Sony A9 review: Digital revolution 2.0
Sony A9 review: Digital revolution 2.0
There are many things in life where faster is better, but this is especially true when it comes to cameras. Think about it – the primary purpose of a camera is to capture a certain moment in time, so if you have a camera that isn't exactly fast in the shutter speed department, you're going to be missing out on life's unpredictable moments.
As one of the fastest professional cameras you can get your hands on today, the Sony A9 is not only blazing fast, it's also essentially hailed as THE mirrorless camera that would signify the end of DSLRs.
How so? Well, since we've been talking about speed, the A9 shoots up to 20 frames per second (fps), while having autofocus and auto-exposure tracking. To compare, the fastest DSLR today – the Canon EOS-1D X Mark II – shoots up to 16 fps, via Live View.
But for a camera, being a sprinter isn't exactly ideal, as an average sports shoot, or one that involves wildlife, would typically eat up a good half of a day. And for that, you'd need a camera that is able to run a marathon, metaphorically speaking.
The A9 is equipped with a new battery pack (NP-FZ100) that lets it shoot approximately 480 shots with the 3.6-million-dot Quad-VGA OLED electronic viewfinder. For the uninitiated, that's about double when compared to the A7 series cameras. And yes, this is comparable, if not better, than the battery performance of a DSLR.
Also impressive is the fact that this camera comes with two SD card slots, which comes in handy considering the amount of photos you could take with the 20 fps burst rate. The first slot supports up to UHS-II cards, while the second slot supports up to UHS-I. Needless to say, transfer speeds are also assuredly fast.
As for autofocus (AF) performance, the Sony A9 is equipped with Sony's 4D FOCUS technology, which basically means it offers enhanced subject tracking capabilities. Speaking of AF, this camera offers a whopping 693 AF points, all of which employ phase-detection. These AF points cover about 93-percent of the image area, so focusing on what you want is easy as pie.
For those who are interested to use the Sony A9 to record high-quality videos, you'd be happy to learn that this camera shoots 4K videos up to 30 fps, which definitely suits the needs for most videographers out there. Thankfully, there's a 5-axis image stabilization system built into the camera itself, allowing for relatively smooth footage, without the need for a gimbal.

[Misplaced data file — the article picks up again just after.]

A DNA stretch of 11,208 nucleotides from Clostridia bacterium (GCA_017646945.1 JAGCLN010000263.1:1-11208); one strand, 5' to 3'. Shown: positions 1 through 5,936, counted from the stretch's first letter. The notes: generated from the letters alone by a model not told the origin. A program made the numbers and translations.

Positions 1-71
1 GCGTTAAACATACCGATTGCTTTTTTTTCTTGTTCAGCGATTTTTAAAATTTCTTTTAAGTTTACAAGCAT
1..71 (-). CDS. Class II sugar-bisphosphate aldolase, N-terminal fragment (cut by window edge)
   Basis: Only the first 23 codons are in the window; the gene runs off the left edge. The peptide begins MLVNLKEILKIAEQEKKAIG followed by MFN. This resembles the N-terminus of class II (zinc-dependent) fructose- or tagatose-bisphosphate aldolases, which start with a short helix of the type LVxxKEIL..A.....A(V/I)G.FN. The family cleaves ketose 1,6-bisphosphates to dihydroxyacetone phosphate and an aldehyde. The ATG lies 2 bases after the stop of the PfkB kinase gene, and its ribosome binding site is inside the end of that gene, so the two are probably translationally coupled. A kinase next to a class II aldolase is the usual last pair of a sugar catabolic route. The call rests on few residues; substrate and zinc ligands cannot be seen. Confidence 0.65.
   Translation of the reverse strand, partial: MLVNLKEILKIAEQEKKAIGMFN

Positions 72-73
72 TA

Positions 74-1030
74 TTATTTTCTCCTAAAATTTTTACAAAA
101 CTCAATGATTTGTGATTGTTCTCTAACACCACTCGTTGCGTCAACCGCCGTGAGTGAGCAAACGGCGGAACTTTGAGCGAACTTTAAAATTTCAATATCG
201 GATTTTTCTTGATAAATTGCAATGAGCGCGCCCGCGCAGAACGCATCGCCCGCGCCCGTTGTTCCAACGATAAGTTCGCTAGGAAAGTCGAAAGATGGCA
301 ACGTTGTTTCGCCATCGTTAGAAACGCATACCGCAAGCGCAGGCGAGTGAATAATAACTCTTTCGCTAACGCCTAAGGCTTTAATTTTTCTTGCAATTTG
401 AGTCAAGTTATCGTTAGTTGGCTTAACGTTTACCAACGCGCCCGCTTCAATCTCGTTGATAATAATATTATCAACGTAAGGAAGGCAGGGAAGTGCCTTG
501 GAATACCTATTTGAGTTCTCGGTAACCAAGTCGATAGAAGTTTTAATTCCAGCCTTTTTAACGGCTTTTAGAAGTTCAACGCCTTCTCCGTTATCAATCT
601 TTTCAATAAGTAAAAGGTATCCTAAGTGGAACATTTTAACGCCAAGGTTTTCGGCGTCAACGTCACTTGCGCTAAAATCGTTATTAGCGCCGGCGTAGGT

In terms of real-world usage, the Sony A9 is an absolute pleasure to use. Button placement remains largely the same as the second-generation A7 cameras, save for the video record button that has moved from the rear grip area, to somewhere nearer the EVF. This effectively eliminates the possibility of accidental video shooting. Overall, the controls are easy to reach, and the camera itself fits into most hands comfortably. If you're someone who has large hands though, you may want to invest in the optional battery grip for a more comfortable hold on the camera. The battery grip houses two battery packs, for an even bigger boost in stamina.
While on the subject of battery life, Sony has certainly did their homework, because after close to 300 shots (a mixture of RAW and JPEG) via both the EVF and Live View, the A9 still had about 80 percent of battery, which bodes well for long photoshoots. This is the result of both hardware and software optimizations.
Last but not least, is the image quality, which is fantastic to say the least. We'd push the ISO up to 3,200 for prints, and 5,000 for online usage. Noise begins to creep in at about ISO 2,000, so for those of you who like noise-free images, you'll want to keep it below that. As for details, the 24.2MP stacked sensor does a great job at capturing smaller details. You'll definitely want to pair it with some better glass (like Sony's G Master series of lenses) for maximum detail preservation. For those curious about the numbers, the Sony A9 actually has an expandable ISO range of 50 to 204,800, so you've got plenty of flexibility when it comes to playing with the exposure.
We had the chance to use this camera with Sony's new FE 12-24 F4 G lens, and we found that the images captured had great color and a wide tonal range, making it perfect for architectural and landscape shots. There is a very minute amount of distortion at the wide end, but that's an unavoidable characteristic of ultra wide-angle lenses.
Here are some sample images that we captured with the A9 (click on image for higher-resolution version):
Put simply, the Sony A9 is truly a marvel of imaging technology. It's the result of many years of R&D that has been implemented incredibly well in a consumer product. It's relatively light, compact and has performance that puts many DSLR heavyweights to shame. The Sony A9 is the next evolution of the digital camera. Priced at RM21,799, the Sony A9 is out of reach for most mainstream users, but considering that this camera is going up against the likes of Canon's EOS-1D X Mark II and Nikon's D5, it's actually the most affordable of the bunch.